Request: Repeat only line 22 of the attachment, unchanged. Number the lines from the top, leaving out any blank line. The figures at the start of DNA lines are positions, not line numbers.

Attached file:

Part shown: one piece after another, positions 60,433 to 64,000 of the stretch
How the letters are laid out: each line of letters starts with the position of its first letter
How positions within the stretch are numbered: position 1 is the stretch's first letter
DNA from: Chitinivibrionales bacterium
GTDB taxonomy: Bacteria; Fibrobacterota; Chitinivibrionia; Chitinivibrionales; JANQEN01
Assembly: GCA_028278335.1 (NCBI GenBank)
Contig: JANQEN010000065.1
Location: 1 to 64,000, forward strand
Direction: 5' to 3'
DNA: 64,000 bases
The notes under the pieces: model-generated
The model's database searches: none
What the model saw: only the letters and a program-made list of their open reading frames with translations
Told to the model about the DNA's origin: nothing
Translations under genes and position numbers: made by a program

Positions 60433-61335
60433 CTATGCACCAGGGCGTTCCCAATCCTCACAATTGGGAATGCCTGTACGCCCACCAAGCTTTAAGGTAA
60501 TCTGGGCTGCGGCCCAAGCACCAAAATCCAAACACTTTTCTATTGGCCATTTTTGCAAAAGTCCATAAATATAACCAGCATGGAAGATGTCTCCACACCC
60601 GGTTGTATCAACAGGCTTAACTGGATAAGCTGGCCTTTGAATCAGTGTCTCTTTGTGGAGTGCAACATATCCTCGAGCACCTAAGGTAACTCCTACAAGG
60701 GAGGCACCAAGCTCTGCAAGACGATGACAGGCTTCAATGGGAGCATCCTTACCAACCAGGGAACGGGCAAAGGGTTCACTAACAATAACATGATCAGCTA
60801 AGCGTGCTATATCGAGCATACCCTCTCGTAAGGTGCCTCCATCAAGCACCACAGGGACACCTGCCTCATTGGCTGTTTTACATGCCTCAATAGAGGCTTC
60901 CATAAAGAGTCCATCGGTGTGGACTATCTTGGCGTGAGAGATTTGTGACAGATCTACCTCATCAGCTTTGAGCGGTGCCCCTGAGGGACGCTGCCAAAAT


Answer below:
60901 CATAAAGAGTCCATCGGTGTGGACTATCTTGGCGTGAGAGATTTGTGACAGATCTACCTCATCAGCTTTGAGCGGTGCCCCTGAGGGACGCTGCCAAAAT